There are two facets to growing your blog: (a) getting more traffic, and (b) keeping the traffic and making it convert well. Today, we’re going to talk about (b).

How do you fine tune a blog to keep more of the visitors who arrive? How to you make sure the message the site communicates “jives”?

These are some of the questions I was looking into when I looked at John Corcoran’s site: Smart Business Revolution. John signed up for a public blog critique with me. I issued a private report for John, but now we’ll dive into John’s site here on the blog.

First, A Video Review

YouTube video

Now, let’s outline my findings…

Design Matters

The design of your blog matters. And it isn’t really just about being pretty. The main purpose of the design is to:

  1. Convey the “mood” of your brand.
  2. Draw user attention to the right things.

For this reason, it is often necessary to customize any theme you set up. Any theme you buy is going to be generic because it has to appeal to a mass audience. YOUR blog needs to appeal to YOUR audience, but it needs to also direct people’s attention. Since all blogs have unique audiences and unique needs, customization is often needed.

In looking at John’s site , he is using a fairly default installation of the Generate theme for the Genesis framework. It is a nice theme that features a nice, big opt-in form on the homepage. But, a few things should be changed:

  1. Unnecessary Stuff – John’s homepage is listing out the latest posts, and showing the category and tags for each. Most people don’t navigate using categories or tags, and if they did it would likely be from the post itself. So, let’s reduce screen clutter and remove that stuff from the homepage. Remember, the purpose of the homepage. Generally, the homepage is about message and then lead capture (aka list opt-in). In some cases, direct into money-making stuff. But, clicking into categories or tags from the homepage is a very low priority.
  2. Two-Column Post Listing – A lot of themes are designed to list latest posts in two columns, and John’s does the same as one scrolls down. It is too bunched up. My recommendation is to stick with a single column.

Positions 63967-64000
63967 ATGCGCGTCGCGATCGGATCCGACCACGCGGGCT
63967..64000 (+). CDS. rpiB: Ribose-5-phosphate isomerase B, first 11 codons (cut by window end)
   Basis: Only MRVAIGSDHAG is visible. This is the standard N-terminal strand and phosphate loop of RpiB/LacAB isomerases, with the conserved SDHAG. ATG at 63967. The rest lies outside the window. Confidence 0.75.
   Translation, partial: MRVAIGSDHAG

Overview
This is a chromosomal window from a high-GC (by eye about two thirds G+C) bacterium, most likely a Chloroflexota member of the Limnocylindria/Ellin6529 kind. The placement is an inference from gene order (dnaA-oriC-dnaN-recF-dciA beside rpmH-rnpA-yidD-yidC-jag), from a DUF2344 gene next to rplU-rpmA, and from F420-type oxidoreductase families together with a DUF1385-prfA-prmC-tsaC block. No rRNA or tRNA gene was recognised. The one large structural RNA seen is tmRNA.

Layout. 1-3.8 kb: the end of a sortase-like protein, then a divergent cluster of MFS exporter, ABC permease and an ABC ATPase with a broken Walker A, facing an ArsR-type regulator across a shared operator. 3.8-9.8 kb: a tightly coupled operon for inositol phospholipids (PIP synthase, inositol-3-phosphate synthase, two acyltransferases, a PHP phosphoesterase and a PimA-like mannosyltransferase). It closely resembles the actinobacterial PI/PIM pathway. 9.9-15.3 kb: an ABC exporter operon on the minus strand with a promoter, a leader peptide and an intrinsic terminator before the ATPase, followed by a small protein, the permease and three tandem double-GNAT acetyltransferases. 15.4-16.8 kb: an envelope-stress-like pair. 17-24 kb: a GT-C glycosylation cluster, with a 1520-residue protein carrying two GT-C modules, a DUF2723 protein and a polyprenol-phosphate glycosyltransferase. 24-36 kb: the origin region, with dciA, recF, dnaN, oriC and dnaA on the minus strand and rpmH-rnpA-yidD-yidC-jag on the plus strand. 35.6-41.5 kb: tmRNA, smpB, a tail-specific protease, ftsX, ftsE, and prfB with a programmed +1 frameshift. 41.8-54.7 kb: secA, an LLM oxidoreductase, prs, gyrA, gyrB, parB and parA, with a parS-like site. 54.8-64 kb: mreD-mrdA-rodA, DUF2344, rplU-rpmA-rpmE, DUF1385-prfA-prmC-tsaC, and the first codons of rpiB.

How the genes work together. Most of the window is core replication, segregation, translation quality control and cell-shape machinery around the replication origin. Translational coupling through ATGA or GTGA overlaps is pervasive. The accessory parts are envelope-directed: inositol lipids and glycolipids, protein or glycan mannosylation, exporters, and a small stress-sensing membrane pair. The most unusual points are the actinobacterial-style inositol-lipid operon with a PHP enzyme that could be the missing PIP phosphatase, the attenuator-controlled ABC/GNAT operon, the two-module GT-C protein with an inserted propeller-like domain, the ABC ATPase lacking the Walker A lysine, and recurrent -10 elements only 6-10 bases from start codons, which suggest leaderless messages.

3. Footer Contents – John is showing a dropdown of monthly archives (nobody navigates this way) and a big legal disclaimer (which shouldn’t be there). No doubt these are widgets. But, let’s instead focus on the FLOW of the user’s attention into the footer. The user will either be scrolling down there after scanning things above or after reading a post. In other words, a reader is slightly better pre-qualified once they reach your footer. So, let’s take advantage of that by placing an opt-in and some relevant “next step” links in the footer.
  4. Congruent Header Navigation – One of the things you never want to do is lead people into disconnected messages or dead-ends via your header navigation. John had a “New Here?” link in the header (now removed) which didn’t really contain anything useful. He had a link to a privacy policy in the header which was unnecessary (that belongs in the footer). And, he still has a link to his “Business Profit Academy” up there which leads to a separate site. My recommendation is to integrate the Academy into his main site to keep the brand congruent.

Making Your Message Clear

Much of my advice to John had to do with brand focus and communicating the right message for the target audience.

John is a lawyer and one of his goals is to refer more clients into his law practice via this site. In the long term, he wants to build up a new revenue stream which is independent of his law practice.

The target audience of this site is, according to John, small business owners who want to grow their business. Two things stood out to me here: